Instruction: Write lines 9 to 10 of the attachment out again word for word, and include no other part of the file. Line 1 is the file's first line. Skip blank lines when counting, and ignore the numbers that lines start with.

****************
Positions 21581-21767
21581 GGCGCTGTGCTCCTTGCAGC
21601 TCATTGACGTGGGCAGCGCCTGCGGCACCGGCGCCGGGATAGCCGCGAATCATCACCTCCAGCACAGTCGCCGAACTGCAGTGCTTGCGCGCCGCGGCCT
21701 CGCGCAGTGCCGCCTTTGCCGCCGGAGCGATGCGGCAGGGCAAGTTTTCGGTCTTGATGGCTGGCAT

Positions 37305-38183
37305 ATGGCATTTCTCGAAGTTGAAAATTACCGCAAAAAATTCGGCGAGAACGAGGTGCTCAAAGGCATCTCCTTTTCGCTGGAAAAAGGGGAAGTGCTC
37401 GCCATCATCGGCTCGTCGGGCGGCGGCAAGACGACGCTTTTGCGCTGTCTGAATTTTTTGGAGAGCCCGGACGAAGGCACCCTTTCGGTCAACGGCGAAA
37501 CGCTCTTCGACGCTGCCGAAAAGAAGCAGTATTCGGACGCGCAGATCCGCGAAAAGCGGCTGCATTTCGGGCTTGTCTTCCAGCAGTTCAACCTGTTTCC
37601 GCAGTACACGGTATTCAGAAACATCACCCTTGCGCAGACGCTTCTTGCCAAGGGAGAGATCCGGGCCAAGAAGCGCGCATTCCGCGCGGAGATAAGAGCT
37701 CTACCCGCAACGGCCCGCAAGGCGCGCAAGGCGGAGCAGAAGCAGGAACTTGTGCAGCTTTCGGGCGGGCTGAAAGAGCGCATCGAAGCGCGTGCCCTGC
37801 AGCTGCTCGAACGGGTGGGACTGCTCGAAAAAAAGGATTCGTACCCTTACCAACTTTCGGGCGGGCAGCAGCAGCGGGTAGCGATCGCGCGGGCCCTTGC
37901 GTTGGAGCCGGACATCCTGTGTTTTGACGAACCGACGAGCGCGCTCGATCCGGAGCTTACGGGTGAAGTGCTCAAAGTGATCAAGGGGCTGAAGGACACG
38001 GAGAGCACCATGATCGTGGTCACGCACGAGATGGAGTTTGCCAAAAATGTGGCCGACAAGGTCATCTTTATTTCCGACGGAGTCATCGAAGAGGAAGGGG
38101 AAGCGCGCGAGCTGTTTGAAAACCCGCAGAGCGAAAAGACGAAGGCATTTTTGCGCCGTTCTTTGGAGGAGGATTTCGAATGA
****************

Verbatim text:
37601 GCAGTACACGGTATTCAGAAACATCACCCTTGCGCAGACGCTTCTTGCCAAGGGAGAGATCCGGGCCAAGAAGCGCGCATTCCGCGCGGAGATAAGAGCT
37701 CTACCCGCAACGGCCCGCAAGGCGCGCAAGGCGGAGCAGAAGCAGGAACTTGTGCAGCTTTCGGGCGGGCTGAAAGAGCGCATCGAAGCGCGTGCCCTGC